• Guitar Pedal/Distortion – (noun) – Distortion is a way to alter audio signal processing from an electric guitar with the use of a distortion guitar pedal. The sounds from the amplifier will sound fuzzy and gritty, like growling..
    • He bought a new guitar pedal last week so the band could really hit that distortion sound.
  • Amplifier – (noun) – Also known as an amp. A device that converts the sound of an instrument into a larger electrical signal that can be sourced into a loudspeaker.
    • I just got a new amp last week for my guitar, and now everything sounds much smoother.
  • Drum Kit – (noun) – Any collection of drums and cymbals set up on a stand and intended to be played by a single player.
    • Did you see the size of his drum kit? He must’ve had over 10 different drums
  • Unkempt – (adjective) – Disheveled or disorderly looking. Not combed.
    • I went over to her apartment and figured he was working a lot because the place was very unkempt.

Grammar Center: Dependent Prepositions

Look at this sentence from the passage:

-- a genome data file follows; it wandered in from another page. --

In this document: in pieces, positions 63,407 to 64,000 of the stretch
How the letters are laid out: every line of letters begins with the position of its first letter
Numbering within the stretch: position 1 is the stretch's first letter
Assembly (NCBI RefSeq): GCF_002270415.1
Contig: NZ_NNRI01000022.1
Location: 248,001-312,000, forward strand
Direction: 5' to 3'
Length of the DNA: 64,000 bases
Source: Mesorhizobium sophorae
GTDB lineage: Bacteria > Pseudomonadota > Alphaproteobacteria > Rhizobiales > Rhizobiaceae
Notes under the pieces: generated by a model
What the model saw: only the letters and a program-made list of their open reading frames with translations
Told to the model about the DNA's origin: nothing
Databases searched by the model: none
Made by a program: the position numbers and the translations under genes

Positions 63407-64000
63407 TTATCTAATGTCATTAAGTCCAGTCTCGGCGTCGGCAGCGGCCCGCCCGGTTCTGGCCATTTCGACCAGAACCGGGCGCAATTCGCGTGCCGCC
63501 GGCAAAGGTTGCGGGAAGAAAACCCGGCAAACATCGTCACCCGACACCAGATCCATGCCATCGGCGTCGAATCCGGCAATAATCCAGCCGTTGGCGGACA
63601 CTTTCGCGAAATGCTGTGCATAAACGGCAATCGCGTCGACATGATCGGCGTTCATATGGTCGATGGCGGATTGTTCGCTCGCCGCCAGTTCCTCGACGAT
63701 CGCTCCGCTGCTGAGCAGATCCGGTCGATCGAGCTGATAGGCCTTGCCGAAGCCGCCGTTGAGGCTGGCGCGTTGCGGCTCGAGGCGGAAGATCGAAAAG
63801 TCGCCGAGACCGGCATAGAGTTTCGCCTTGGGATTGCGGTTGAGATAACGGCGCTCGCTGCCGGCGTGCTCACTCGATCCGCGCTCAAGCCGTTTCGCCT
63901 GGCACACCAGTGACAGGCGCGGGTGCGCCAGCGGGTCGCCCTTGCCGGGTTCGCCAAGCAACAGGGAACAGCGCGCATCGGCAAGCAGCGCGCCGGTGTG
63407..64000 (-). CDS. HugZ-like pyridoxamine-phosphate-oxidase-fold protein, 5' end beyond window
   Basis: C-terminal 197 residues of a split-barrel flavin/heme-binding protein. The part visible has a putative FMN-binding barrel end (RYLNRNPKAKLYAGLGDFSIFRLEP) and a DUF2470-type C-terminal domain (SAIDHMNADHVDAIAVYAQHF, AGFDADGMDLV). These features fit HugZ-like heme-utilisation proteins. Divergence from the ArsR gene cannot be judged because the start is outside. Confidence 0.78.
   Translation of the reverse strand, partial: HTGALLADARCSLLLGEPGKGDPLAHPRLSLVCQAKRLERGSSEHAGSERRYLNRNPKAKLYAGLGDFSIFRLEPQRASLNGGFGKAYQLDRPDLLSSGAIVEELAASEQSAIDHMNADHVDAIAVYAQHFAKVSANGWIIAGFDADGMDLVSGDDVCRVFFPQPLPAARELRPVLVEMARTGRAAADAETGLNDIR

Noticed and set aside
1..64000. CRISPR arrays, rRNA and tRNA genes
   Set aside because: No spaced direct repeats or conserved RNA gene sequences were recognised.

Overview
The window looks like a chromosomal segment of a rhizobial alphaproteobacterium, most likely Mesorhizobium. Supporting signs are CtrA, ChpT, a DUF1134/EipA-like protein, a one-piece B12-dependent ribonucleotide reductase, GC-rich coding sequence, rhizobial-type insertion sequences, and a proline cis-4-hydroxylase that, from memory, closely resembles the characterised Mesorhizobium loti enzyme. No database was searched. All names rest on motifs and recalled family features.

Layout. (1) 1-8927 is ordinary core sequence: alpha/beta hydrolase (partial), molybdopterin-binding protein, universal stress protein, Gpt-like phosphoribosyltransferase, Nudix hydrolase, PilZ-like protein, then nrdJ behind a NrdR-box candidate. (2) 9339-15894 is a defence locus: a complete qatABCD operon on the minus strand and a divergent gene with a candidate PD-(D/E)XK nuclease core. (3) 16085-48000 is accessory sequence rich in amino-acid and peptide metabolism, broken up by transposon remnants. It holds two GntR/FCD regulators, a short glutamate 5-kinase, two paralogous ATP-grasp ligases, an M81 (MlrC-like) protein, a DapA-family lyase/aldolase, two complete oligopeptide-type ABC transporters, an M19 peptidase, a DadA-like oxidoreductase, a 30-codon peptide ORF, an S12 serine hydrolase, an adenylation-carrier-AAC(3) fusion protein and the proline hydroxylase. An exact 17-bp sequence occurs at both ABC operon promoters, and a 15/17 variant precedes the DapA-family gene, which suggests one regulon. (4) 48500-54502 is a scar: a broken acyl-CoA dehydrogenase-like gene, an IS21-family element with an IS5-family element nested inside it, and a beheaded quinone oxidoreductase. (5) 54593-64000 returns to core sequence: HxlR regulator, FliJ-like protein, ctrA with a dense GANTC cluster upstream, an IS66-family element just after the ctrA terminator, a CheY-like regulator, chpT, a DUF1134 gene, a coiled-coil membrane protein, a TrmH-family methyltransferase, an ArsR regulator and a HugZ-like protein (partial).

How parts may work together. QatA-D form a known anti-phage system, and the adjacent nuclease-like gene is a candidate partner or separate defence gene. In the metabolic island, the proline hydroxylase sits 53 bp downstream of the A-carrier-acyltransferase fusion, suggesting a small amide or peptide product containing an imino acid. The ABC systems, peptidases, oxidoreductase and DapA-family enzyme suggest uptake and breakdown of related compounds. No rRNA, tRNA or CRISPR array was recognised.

Grunge musicians ditched the costumes and flamboyant hair styles of the 80s and dressed in everyday style clothes and had unkempt hairstyles.

Notice the combination of dressed and in is used to describe the clothes commonly worn by grunge musicians. It isn’t dressed on or dressed up or dressed down or any other combination of verb and preposition. This is known as dependent prepositions.

There’s a lengthy list of expressions that include verbs, nouns, and adjectives that always combine with a particular preposition. Dependent prepositions do not, however, combine with adverbs.

The problem for many ESL speakers is that these phrases don’t always translate well into other languages. In fact, sometimes there is no explanation for the combination except to say, “That’s just how we say it.” As an advanced speaker, it’s important to know the common list of these combinations.

But don’t worry! You can review the short list below or take a look at this longer list of dependent prepositions.

Top Dependent Prepositions to Know


  • Apply for
  • Pay for